Letter to the Editor: FOD—What About My Quality of Life?
If you have an opinion to share, send it to firstname.lastname@example.org.
We write to you as we sit and look out our back window through the wetlands in our yard and onto the Parsippany Hills High School track and football field.
Recently, we learned about the Fields of Dreams initiative, The proposed project would see the football field re-done with artificial turf, two lanes added to the existing six-lane track and lights installed. It would mean that the high school field would be opened for public use with extended hours for multiple sports.
We fear it will have a negative impact on our property.
As local residents, we’re all for the improvement of school facilities. We support our high school teams. However, we don’t want our yard opened up to public use, leading to extended periods of light and noise—to the detriment of the natural environment.
At the heart of this initiative is the fact that we feel open space funds are being used disingenuously. Parsippany only has an “Open Space and Recreation Plan,” but it does not have rules and regulations to outline how money should and shouldn’t be spent.
For example, Morris County’s Open Space Trust Fund not only has an active plan of projects and initiatives, but also has rules and regulations for funding them. In the county's rules document, an ineligible open space acquisition is “development costs such as construction of ball fields, tennis courts, roads, etc.”
We’ve called Parsippany government to request a copy of rules and regulations to accompany the plan we were given, but were told none exist.
We have several areas of concern. They include, but are not limited to:
- The artificial turf to be used on the field will be less than 200 feet from wetlands in our yard. Page 4 of the November 2010 Open Space and Recreation draft states, “An important local benefit of preserving open space is its impact on storm water runoff. When natural conditions change because of development or land use alterations, the water cycle changes dramatically. As land is covered with more impervious surface, larger quantities of run-off, traveling faster, carry more pollutants from the pavement to our waterways.” Before any such initiative can even be presented as feasible, we’d require a water run-off survey and report.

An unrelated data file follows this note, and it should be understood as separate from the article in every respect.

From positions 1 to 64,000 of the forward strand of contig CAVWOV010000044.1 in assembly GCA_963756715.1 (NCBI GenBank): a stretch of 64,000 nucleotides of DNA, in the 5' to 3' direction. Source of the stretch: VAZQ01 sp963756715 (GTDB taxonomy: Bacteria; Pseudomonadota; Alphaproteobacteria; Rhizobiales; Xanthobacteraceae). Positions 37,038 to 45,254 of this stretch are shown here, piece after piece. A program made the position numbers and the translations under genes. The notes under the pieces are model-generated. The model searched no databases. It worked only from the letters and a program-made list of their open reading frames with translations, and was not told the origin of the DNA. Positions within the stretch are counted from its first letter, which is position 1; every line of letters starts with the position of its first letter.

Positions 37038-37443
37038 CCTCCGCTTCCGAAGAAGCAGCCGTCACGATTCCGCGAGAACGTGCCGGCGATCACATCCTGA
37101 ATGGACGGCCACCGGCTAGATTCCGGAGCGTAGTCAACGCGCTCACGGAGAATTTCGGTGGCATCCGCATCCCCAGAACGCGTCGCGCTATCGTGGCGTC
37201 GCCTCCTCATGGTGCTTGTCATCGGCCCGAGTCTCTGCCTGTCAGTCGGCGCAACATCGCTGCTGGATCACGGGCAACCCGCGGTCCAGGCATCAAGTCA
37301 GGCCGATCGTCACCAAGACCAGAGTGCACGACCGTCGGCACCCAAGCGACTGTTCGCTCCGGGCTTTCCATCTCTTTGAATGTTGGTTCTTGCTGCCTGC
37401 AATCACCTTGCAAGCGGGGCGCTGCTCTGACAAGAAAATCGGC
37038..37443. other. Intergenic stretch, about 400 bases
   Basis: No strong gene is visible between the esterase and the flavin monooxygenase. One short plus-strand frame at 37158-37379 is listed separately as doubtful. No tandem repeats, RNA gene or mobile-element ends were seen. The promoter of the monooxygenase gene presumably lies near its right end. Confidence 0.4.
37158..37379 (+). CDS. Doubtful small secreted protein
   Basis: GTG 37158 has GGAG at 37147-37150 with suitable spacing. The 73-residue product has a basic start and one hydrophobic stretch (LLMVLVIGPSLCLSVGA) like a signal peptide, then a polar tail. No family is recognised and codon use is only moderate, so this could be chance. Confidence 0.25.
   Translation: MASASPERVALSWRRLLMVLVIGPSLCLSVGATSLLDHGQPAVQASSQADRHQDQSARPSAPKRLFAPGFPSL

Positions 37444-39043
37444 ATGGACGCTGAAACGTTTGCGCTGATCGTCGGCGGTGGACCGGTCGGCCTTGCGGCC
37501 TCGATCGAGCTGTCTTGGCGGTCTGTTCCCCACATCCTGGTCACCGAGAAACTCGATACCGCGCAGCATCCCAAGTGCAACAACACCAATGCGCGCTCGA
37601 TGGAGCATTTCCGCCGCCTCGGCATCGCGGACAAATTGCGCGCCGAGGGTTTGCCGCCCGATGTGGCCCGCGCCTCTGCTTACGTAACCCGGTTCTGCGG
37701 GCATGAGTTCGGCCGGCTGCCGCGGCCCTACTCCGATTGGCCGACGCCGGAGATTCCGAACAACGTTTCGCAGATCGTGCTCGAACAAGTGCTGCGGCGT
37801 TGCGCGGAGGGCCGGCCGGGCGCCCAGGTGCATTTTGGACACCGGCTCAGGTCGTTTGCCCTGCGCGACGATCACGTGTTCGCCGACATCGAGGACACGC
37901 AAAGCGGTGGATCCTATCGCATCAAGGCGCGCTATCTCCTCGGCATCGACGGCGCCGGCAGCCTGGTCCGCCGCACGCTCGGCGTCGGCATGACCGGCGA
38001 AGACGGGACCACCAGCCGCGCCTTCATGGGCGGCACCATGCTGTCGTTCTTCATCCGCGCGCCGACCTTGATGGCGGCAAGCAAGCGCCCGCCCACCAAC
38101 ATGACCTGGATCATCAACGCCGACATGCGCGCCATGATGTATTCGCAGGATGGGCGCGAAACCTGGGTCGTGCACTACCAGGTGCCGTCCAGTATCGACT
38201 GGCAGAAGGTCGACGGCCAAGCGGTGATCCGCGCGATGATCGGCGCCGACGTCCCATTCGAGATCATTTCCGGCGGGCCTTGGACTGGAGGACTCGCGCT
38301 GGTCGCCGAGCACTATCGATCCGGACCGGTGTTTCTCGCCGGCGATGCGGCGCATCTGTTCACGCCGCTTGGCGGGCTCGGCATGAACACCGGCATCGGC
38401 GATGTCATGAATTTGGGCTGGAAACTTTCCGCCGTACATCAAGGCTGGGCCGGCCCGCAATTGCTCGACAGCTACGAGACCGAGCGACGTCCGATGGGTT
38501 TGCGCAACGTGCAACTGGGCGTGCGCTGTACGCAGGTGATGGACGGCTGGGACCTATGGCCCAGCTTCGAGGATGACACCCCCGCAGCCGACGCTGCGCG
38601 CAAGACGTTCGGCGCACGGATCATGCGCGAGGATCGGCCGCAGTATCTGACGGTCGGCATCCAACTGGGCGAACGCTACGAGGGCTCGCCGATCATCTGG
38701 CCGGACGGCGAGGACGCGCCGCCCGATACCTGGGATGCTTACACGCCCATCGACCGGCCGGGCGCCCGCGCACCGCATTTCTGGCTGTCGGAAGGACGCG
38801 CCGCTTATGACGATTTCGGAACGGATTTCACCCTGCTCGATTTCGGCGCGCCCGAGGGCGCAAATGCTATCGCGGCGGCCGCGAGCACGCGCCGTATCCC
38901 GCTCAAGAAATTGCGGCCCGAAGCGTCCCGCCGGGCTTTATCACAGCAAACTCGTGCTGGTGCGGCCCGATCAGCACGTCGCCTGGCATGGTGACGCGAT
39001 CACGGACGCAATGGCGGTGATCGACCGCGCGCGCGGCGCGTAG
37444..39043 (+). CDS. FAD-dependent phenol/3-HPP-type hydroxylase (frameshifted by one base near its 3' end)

- The November 2010 Open Space and Recreation draft doesn’t even mention Field of Dreams/Parsippany Hills High School. On page 37, the recommendation for the “Enhancement of Existing Parks” only cites Bevacqua Tract (Block 421 Lots 25.02 and 26), and pages 38-51, which outline “Land Acquisition/Preservation Strategy,” bear no mention either. So we’re wondering how something could be acted or voted on if it’s not part of a written plan, draft form or not.
- When we purchased our home, we knew we were close to the high school and understood that during football season on weekends, we’d hear the noise from the games. That was OK and would preserve our summer peace and quiet. Public use would force light and noise on us year round, infringing on our rights.
As per NJAC 7:29-1.2, “Continuous airborne sound which has a sound level in excess of 65dBA is not allowed between the hours of 7am-10pm. After 10pm the acceptable level drops to 50dBA."
To put that in perspective, a running refrigerator has a sound level at approximately 50dBA.
Aside from the current weekend football games, played in daylight during a confined season, we have stayed within these noise limits in the neighborhood. Should there be year-round use for additional sports during extended timeframes, the noise levels will certainly violate this code.
To date, there’s been nothing from the town on how our leaders will address this. (And we haven't even gotten into light pollution and environmental impact measures).
The most troubling part of the whole issue is that the town and other related organizations seem to be going through with this without a site plan. We understand there are semantics and opinions flying around, and a vote had been conducted back in 2006, but school land shouldn’t be touched or transferred without studying potential environmental issues including pollution (noise and light), impact to wetlands and traffic.
A revised draft plan ought to be published and distributed to include this initiative, and a formal presentation of a site plan needs to be made to those who live within hundreds of feet of the site.
Bottom line, in hearing and reading about the project, it seems like it's set in stone and moving along. But on paper, there has been very little done to solidify the plan. That is of great concern, and is exactly why local residents, including us, want to press for details and documentation.
If the Fields of Dreams initiative truly is so much of a "win-win for all" that its supporters and leaders keep publicizing and vocalizing, we'd like to hear those people address our points above.
Looking forward to the Town Hall meeting where we can hopefully get some answers.
TJ and Kristen Ritter